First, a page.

Take a listen to what he had to say.


MAHMOUD AL OMDA, MUSLIM BROTHERHOOD (through translator): The powerful television channels are owned by businessmen collaborating with the Supreme Council of the Armed Forces. They tried to distort the image of the parliament in preparation of this step that was taken to dissolve the parliament.


WATSON: And as you can see behind me, there are police back there. They're blocking entry to the former lawmakers. Meanwhile, the Muslim Brotherhood has announced a million man march to Tahrir Square today to protest what many are accusing the ruling military council for being a soft coup d'etat, a pretty naked power grab in the midst of what was supposed to be a historic presidential election -- Anna.

COREN: Ivan Watson joining us from Cairo in Egypt. Many thanks for that.

Well, Pakistan's top court has disqualified prime minister Yousef Raza Gilani from holding office. In April, Gilani was convicted of refusing to ask Switzerland (ph) to reopen a corruption case against President Asif Ali Zardari. Our Reza Saya joins us with the latest from Islamabad -- Reza.

REZA SAYAH, CNN INTERNATIONAL CORRESPONDENT: Anna, just when you thought the topsy turvy world of Pakistani world of Pakistani politics would calm down for a change, all of a sudden you have another dramatic event that injects more uncertainty, confusion and tension into this country. Today's events and the implications could sound confusing. We'll try to walk you through it and clarify as best as we can.

Three hours ago, Pakistan Supreme Court ruling that Pakistani prime minister Yousef Raza Gilani is ineligible to hold office. That means for all intents and purposes as far as the highest court of this country of concerned, the prime minister is gone. He is no more. And just in case anyone is not clear, they wrote in their ruling that he has ceased to be prime minister and his office is vacant. Obviously that raises a whole lot of questions. What does this exactly mean for Mr. Gilani? Is he indeed gone? What does it mean for this government?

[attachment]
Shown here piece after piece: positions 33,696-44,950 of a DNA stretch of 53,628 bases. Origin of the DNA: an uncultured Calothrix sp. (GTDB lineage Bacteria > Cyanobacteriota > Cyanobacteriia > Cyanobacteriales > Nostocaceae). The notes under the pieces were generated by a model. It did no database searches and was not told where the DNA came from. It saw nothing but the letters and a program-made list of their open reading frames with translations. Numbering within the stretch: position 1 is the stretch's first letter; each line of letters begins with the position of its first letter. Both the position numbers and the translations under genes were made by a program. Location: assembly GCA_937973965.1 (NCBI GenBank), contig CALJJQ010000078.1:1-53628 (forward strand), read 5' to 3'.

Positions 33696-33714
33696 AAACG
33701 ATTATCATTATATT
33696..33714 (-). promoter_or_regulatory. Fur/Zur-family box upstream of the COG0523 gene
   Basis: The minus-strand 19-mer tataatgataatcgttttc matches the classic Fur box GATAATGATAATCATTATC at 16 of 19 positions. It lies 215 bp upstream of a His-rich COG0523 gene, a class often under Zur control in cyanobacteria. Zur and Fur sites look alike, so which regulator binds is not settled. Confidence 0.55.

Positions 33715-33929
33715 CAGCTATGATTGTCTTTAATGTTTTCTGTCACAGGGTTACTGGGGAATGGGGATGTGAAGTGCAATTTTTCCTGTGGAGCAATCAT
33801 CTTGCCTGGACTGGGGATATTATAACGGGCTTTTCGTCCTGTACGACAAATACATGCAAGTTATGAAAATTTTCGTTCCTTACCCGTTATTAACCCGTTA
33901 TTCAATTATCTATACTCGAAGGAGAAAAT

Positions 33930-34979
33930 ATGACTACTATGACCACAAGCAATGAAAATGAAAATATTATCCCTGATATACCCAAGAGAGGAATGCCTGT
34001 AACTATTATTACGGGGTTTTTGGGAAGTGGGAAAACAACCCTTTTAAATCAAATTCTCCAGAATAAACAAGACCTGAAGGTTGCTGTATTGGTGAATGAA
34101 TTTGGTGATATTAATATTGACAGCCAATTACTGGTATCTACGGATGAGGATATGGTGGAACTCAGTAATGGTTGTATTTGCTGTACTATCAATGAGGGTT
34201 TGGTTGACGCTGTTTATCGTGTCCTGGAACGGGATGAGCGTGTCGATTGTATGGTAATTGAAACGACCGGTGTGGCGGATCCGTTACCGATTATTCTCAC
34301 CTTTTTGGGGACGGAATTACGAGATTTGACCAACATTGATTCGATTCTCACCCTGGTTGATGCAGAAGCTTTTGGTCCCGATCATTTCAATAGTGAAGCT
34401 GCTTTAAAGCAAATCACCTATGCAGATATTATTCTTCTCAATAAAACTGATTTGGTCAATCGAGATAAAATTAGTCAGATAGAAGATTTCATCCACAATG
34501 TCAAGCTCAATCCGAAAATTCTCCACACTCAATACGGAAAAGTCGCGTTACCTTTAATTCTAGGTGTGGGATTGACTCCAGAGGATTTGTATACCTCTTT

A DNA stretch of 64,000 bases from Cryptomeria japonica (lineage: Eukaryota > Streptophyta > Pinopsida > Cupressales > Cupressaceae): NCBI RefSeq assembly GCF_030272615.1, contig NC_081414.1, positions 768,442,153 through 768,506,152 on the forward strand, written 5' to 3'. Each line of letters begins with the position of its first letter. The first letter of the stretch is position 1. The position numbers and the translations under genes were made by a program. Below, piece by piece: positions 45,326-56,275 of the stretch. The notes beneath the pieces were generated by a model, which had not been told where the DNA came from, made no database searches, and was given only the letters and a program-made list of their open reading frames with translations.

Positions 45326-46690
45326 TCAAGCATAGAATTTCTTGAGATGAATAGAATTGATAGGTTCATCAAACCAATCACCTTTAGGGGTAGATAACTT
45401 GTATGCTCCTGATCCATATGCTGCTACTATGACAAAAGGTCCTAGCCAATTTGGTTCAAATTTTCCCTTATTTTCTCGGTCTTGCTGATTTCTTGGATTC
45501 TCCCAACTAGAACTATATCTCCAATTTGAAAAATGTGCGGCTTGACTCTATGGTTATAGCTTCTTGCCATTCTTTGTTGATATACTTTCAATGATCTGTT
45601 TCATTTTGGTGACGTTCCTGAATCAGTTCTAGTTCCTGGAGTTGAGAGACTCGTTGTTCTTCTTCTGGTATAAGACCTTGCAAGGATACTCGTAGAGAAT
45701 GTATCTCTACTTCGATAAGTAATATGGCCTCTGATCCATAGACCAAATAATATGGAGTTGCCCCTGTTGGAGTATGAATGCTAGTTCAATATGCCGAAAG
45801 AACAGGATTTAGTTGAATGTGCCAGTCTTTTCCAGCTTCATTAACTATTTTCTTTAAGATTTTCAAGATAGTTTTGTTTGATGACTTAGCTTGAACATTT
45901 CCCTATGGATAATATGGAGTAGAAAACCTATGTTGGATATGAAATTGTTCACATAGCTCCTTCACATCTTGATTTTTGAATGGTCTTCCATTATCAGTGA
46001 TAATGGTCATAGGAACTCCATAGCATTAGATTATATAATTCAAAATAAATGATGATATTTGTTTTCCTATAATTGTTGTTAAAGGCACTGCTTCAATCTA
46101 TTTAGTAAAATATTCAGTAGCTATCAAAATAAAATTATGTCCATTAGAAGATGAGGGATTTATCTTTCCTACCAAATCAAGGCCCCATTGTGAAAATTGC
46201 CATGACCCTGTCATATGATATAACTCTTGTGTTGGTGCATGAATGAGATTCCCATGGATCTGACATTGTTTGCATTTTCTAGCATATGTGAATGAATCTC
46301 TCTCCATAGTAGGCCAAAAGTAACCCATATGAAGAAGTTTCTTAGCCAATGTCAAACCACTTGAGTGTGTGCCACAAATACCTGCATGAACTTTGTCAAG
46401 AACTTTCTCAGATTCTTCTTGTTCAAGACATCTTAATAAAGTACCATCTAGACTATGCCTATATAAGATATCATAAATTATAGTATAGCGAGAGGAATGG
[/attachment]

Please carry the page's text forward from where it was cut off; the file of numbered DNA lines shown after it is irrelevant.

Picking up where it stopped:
The answers to those questions at this hour not exactly clear. There is a possibility that the prime minister could appeal this decision in the supreme court, or he could accept it and move on. At this hour officials telling us that Pakistan's ruling party, the Pakistani People's Party lead by the president Asif Ali Zardari are holding an emergency meetings and they're probably deciding their next move.

All of this stems from events in 2009, that's when the Supreme Court pushed the civilian government to reopen old corruption charges against Asif Ali Zardari. The civilian government lead by Mr. Gilani defied that order. Earlier this year in April, the Supreme Court losing patience, convicted the prime minister of contempt charges. Over the past couple of months a big debate -- is he eligible with that conviction to stay in office? His camp said he was. Today, Anna, seemingly the supreme court putting its foot down saying we're making the decision he is not eligible for office. The supreme court calling on the election commission to start proceedings to remove him.

We're going to keep our eyes on the coming hours and days to see what happens next.

COREN: Yeah, Reza, this is obviously a very complex situation and also very fluid as you say. But what has been reaction to this news?

SAYAH: Well, this just happened three hours ago, so a lot of people watching their television sets. There's a couple of news conferences scheduled in the coming hours. But this, again, unfortunately is what we've seen throughout the history of Pakistan, which is the clashing of major institutions while an entire country is suffering, going without their basic needs. Here you have the civilian government clashing with the judiciary. There's no love lost between the judiciary and the civilian government.

Clearly, the judiciary wanted to go after Asif Ali Zardari. And it seems at this point Mr. Gilani is taking the hit for his party leader Asif Ali Zardari. And at this point doesn't look like he has a lot of legal recourse left. A lot of analysts saying this could be it, but for the Pakistan People's Party, it looks like the president is safe. They're dominating in the national assembly. If they find a replacement, they could find their own replacement in the course of this country and Pakistani politics won't change that much -- Anna.

COREN: Reza Sayah in Islamabad. Thank you.

Well, later Tuesday, the U.S. government will unveil the so-called trafficking and persons report, or TIP. The U.S. State Department says it's the world's most comprehensive look at the nature and scope of human trafficking and what governments are doing to tackle the problem. Outside of CNN's Freedom Project, Connect the World will bring you live coverage of the trafficking in persons report. That's Tuesday at 21:00 in London.

Still to come on News Stream, we visit with Jennifer Li, the CFO of China's biggest internet search engine Baidu. And then head out to the circus with race car driver Milka Duno, all part of CNN's Leading Women series.


COREN: Well, this week as part of our Leading Women series we catch up with Jennifer Lee, the CFO at China's biggest internet search engine, Baidu. And racecar driver Milka Duno. Now Kristie Lu Stout and Felicia Taylor have their stories.


KRISTIE LU STOUT, CNN INTERNATIONAL CORRESPONDENT: A powerful message from executive Jennifer Li speaking at a women's day forum for company employees.